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Whatever Else It Is, It Is Poorly Written

posted by Bob Lawless

Here is my entry for biggest understatement on the Credit Slips blog: the 2005 bankruptcy amendments have drawn some criticism. Regardless of one's views about the substance of the amendments, most everyone seems to agree that the legislative drafting left something to be desired. An example is with involuntary petitions. Because section 109(h) requires credit counseling for all consumer debtors in the 180 days preceding or (in some circumstances) the 30 days after the bankruptcy petition, a consumer debtor could defeat an involuntary petition by simply not getting credit counseling. Does that mean that the 2005 amendments eliminated involuntary bankruptcy petitions against consumer debtors?

A bankruptcy court in New Jersey has reached the sensible conclusion, "of course not." (In re Fagan, No. 06-14863 NLW (Bankr. D.N.J. Aug. 14, 2006). In amending the Bankruptcy Code, Congress left in place the section that authorizes involuntary petitions (section 303). If Congress had wanted to except consumer debtors from involuntary petitions, it simply could have amended the list of debtors ineligible for involuntary relief. Moreover, an "individual" must get consumer credit counseling before a bankruptcy petition "by such individual" (section 109(h)). Because an involuntary petition is filed by creditors and not "by such individual," the credit counseling requirements do not apply.

All of this hair-splitting could have been avoided if the credit counseling requirements had simply started with  "Except in the case of an involuntary petition," but is there a larger point here other than the hair splitting? I think so. The 2005 bankruptcy amendments were the most sweeping changes to the federal bankruptcy law since 1978 when congressional staffers worked closely with professional experts to draft the Bankruptcy Code. Since 1978, we have seen a steady erosion of congressional willingness to involve bankruptcy experts in legislative drafting. The result was that special interests and their paid lobbyists had a major role in drafting the 2005 amendments.

That's not surprising. Most legislation is drafted, at least initially, by lobbyists. In 1978, there were around 200,000 total bankruptcy filings, and in 2005, there were over 2,000,000. I don't expect to see a return to the days when Congress looked to bankruptcy experts for advice in how to draft the bankruptcy law. The stakes are higher than they were in 1978.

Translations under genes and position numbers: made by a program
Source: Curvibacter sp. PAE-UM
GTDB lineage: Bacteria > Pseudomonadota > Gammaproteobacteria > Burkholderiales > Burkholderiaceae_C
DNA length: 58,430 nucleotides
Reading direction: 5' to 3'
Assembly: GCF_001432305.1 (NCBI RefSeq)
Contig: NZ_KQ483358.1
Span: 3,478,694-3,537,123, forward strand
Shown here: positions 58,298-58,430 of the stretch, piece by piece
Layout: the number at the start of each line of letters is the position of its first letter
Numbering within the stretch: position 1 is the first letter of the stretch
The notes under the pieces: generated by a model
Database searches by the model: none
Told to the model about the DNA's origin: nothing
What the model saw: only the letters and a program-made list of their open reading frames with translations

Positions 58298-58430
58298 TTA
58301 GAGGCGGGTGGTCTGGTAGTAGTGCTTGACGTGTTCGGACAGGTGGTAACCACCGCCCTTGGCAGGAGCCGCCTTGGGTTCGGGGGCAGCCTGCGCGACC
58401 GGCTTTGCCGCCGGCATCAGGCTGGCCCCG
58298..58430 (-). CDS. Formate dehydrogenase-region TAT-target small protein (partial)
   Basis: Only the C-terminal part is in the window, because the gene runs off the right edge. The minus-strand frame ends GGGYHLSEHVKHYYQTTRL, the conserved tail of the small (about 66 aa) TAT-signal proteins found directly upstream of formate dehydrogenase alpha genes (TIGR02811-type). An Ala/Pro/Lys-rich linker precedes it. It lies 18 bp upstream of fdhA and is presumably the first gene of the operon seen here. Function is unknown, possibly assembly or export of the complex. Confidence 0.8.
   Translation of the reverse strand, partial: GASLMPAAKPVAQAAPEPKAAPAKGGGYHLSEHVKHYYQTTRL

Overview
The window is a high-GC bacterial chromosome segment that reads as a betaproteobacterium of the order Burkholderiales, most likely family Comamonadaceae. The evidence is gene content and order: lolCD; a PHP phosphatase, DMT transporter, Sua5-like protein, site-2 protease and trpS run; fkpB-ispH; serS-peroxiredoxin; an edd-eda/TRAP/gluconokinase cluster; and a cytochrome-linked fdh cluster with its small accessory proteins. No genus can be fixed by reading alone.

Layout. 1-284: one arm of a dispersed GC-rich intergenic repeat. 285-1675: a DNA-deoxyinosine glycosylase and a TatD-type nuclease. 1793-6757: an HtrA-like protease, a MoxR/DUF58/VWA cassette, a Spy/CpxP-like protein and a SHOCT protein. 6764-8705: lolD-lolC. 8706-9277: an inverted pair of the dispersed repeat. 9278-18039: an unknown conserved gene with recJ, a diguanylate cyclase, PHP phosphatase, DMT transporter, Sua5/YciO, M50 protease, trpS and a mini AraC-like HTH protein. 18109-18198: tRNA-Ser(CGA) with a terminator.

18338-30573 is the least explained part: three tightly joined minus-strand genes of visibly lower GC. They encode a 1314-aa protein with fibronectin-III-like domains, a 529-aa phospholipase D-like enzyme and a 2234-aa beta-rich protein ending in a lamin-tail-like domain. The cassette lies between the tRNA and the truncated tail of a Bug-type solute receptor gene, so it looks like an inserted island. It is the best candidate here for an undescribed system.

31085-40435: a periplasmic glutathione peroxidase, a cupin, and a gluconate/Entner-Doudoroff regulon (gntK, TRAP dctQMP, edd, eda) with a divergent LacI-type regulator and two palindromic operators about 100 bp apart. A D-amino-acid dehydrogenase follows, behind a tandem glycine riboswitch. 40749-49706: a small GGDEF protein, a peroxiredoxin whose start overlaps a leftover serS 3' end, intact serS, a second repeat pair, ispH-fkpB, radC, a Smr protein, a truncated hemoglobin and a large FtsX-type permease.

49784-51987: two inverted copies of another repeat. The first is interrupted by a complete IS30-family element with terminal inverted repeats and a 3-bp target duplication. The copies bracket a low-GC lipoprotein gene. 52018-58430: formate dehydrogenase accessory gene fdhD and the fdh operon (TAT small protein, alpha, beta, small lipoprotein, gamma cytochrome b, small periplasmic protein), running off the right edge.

The same thing can be said about 707(b). It applies only in a case "filed by an individual." Involuntary cases are not covered.

Bob's post raises a lot of issues that have been festering for a while. Folks should check out Nourse and Schacter's article on the politics of legislative drafting that was in NYU Law Review a few years back. They interviewed judiciary committee staffers, who, if I recall correctly, suggested that bankruptcy was a particularly extreme case of deferring to lobbyists. In any event, I don't think bankruptcy experts are the only ones capable of writing clear and effective legislation. Lobbyists undoubtedly are capable of doing so especially when they end up having almost a decade to work on it. They just choose not to for various reasons. Many have suggested that writing unnecessarily complicated and ambiguous legislation seems intended to make the process more complicated and less transparent and thus to deter usage. Of course, this could backfire. The more it becomes impossible to follow the Code literally, the further untethered to the Code the bankruptcy system becomes and the more leeway is given to the day-to-day actors to shape the system to their ways of thinking. I don't endorse this process, but just see it as inevitable under the circumstances.

Certainly the exception to the principle of statutory construction that a statute should be interpreted according to its plain, literal meaning unless it would lead to an absurd result has taken on new importance. Courts are now faced with having to define absurdity much more frequently in light of many of the curiously drafted or pasted together provisions of BAPCPA. It is a difficult choice to have to choose between (1) a literal application that leads to an absurd result, (2) finding ambiguity without the guidance of any clear legislative history, or (3) crafting a decision founded on pragmatism and a desire to do the least harm to the bankruptcy system. It's more difficult these days for a judge to look in the mirror and say I know that my role is to interpret the law not to make law. Is judicial activism now unavoidable?

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  • As a public service, the University of Illinois College of Law operates Bankr-L, an e-mail list on which bankruptcy professionals can exchange information. Bankr-L is administered by one of the Credit Slips bloggers, Professor Robert M. Lawless of the University of Illinois. Although Bankr-L is a free service, membership is limited only to persons with a professional connection to the bankruptcy field (e.g., lawyer, accountant, academic, judge). To request a subscription on Bankr-L, click here to visit the page for the list and then click on the link for "Subscribe." After completing the information there, please also send an e-mail to Professor Lawless (rlawless@illinois.edu) with a short description of your professional connection to bankruptcy. A link to a URL with a professional bio or other identifying information would be great.